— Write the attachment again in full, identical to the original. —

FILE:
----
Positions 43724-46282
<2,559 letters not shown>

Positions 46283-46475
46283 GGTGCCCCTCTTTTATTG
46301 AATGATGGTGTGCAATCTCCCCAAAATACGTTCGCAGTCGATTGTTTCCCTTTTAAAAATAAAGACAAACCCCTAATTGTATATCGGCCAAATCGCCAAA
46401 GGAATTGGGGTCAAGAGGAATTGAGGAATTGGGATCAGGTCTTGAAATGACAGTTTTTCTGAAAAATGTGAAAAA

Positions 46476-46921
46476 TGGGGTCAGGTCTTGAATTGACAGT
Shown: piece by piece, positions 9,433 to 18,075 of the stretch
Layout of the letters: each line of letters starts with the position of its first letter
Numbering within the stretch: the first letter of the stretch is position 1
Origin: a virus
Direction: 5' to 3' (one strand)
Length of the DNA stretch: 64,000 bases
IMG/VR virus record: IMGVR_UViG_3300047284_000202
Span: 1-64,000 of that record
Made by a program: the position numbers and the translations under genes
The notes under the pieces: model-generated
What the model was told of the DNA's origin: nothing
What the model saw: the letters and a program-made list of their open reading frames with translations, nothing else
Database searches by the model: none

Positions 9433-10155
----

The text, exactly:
Positions 43724-46282
<2,559 letters not shown>

Positions 46283-46475
46283 GGTGCCCCTCTTTTATTG
46301 AATGATGGTGTGCAATCTCCCCAAAATACGTTCGCAGTCGATTGTTTCCCTTTTAAAAATAAAGACAAACCCCTAATTGTATATCGGCCAAATCGCCAAA
46401 GGAATTGGGGTCAAGAGGAATTGAGGAATTGGGATCAGGTCTTGAAATGACAGTTTTTCTGAAAAATGTGAAAAA

Positions 46476-46921
46476 TGGGGTCAGGTCTTGAATTGACAGT
Shown: piece by piece, positions 9,433 to 18,075 of the stretch
Layout of the letters: each line of letters starts with the position of its first letter
Numbering within the stretch: the first letter of the stretch is position 1
Origin: a virus
Direction: 5' to 3' (one strand)
Length of the DNA stretch: 64,000 bases
IMG/VR virus record: IMGVR_UViG_3300047284_000202
Span: 1-64,000 of that record
Made by a program: the position numbers and the translations under genes
The notes under the pieces: model-generated
What the model was told of the DNA's origin: nothing
What the model saw: the letters and a program-made list of their open reading frames with translations, nothing else
Database searches by the model: none

Positions 9433-10155